A series of earthquakes has rattled Puerto Rico and the U.S. Virgin Islands over the last 24 hours; fortunately, there is no tsunami threat from today’s seismic activity.
The five earthquakes in Puerto Rico have been relatively light. The first was a 2.2 located a mile outside of Guanica. The second was a 2.3 located about a mile and a half from Guayanilla. The second was followed by a third centered right in Guayanilla with a magnitude of 2.6. A pair of quakes shook just outside of Maria Antonia, the first being a 2.2 and the last being a 2.8.
The Puerto Rico earthquakes are likely continued aftershocks from a strong earthquake that struck the island in January 2020. That 6.4 created extensive damage in Puerto Rico, including widespread power failures across much of the island. An earthquake swarm started here in December 2019 and unrest has continued since.
Roughly 50 miles north of Charlotte Amalie in the U.S. Virgin Islands, a stronger 3.5 earthquake struck. This earthquake does not appear to be related to the ongoing seismic activity in Puerto Rico.
These earthquakes are occurring near the northern edge of the Caribbean Plate, a mostly oceanic tectonic plate underlying Central America and the Caribbean Sea off of the north coast of South America. The Caribbean Plate borders the North American Plate, the South American Plate, the Nazca Plate, and the Cocos Plate. The borders of these plates are home to ongoing seismic activity, including frequent earthquakes, occasional tsunamis, and sometimes even volcanic eruptions.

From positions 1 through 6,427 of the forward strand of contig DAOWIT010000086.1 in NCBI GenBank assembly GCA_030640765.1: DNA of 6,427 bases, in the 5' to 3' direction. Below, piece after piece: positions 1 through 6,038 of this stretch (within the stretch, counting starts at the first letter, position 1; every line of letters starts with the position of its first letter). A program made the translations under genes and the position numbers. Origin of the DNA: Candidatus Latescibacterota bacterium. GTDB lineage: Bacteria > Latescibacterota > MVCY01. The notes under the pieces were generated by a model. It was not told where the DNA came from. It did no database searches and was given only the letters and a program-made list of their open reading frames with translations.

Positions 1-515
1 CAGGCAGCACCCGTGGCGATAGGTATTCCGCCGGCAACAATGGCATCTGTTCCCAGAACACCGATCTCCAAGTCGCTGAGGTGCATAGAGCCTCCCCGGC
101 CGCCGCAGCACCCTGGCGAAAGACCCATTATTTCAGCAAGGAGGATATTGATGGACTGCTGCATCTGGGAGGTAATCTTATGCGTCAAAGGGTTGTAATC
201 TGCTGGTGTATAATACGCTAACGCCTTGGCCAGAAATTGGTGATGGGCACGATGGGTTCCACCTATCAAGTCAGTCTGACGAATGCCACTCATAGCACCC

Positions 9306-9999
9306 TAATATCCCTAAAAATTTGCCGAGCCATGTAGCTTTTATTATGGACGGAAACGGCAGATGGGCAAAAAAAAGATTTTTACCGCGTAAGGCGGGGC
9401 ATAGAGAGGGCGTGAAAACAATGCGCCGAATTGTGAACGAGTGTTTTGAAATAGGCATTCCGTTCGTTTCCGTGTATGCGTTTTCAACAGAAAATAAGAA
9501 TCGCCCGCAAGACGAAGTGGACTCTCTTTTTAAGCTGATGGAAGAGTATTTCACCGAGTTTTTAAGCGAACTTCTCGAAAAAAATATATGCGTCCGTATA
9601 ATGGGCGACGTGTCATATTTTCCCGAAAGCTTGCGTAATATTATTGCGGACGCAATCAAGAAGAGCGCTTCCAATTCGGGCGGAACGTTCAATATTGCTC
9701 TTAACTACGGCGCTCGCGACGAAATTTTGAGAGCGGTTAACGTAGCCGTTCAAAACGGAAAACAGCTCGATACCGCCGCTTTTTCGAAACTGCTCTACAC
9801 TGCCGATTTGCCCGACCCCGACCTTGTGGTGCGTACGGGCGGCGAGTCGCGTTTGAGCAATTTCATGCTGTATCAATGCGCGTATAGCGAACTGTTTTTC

The La Soufriere Volcano is erupting today on the eastern edge of the Caribbean plate, one of many active volcanoes that line that boundary area. Heavy ash fall and sulphuric gasses are blowing about from today’s eruption around St. Vincent, the Grenadines, and Barbados.
However, the earthquakes in Puerto Rico and the U.S. Virgin Islands is not related to the volcanic activity in St. Vincent. While they are around the same tectonic plate, they are too far apart to be related.
Because of the seismic hazards that exist in this part of the world, the U.S. and other Caribbean governments participated in an earthquake and tsunami drills here just weeks ago. On March 11, through the CaribeWave ’21 Tsunami Warning System Exercise, officials drilled for two hypothetical earthquakes, an 8.0 and an 8.5. In that drill exercise, a simulated tsunami struck portions of Jamaica, Haiti, Cuba, and portions of Central and South America and beyond. Days later, on March 17, another significant earthquake and tsunami drill was held. Unlike the CaribeWave ’21 event which focuses on preparedness in the Caribbean, the March 17 LANTEX 21 drill was designed to prepare the rest of the North American Coast for tsunami dangers. The March 17 LANTEX21 drill simulated an even more powerful 8.8 earthquake in the North Atlantic. If such a quake were to occur, a potentially destructive tsunami towards the U.S. and Canadian East Coasts would be possible.